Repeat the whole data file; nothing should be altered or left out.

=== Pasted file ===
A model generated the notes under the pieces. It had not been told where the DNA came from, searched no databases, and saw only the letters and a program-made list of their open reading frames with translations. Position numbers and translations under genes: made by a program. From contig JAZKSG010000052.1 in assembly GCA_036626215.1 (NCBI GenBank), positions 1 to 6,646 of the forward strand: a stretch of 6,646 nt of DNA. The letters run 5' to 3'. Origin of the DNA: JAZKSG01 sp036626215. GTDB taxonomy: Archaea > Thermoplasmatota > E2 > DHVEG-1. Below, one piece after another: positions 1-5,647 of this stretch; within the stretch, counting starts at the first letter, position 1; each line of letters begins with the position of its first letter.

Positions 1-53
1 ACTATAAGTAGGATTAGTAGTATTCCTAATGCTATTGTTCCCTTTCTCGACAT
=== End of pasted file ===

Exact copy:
A model generated the notes under the pieces. It had not been told where the DNA came from, searched no databases, and saw only the letters and a program-made list of their open reading frames with translations. Position numbers and translations under genes: made by a program. From contig JAZKSG010000052.1 in assembly GCA_036626215.1 (NCBI GenBank), positions 1 to 6,646 of the forward strand: a stretch of 6,646 nt of DNA. The letters run 5' to 3'. Origin of the DNA: JAZKSG01 sp036626215. GTDB taxonomy: Archaea > Thermoplasmatota > E2 > DHVEG-1. Below, one piece after another: positions 1-5,647 of this stretch; within the stretch, counting starts at the first letter, position 1; each line of letters begins with the position of its first letter.

Positions 1-53
1 ACTATAAGTAGGATTAGTAGTATTCCTAATGCTATTGTTCCCTTTCTCGACAT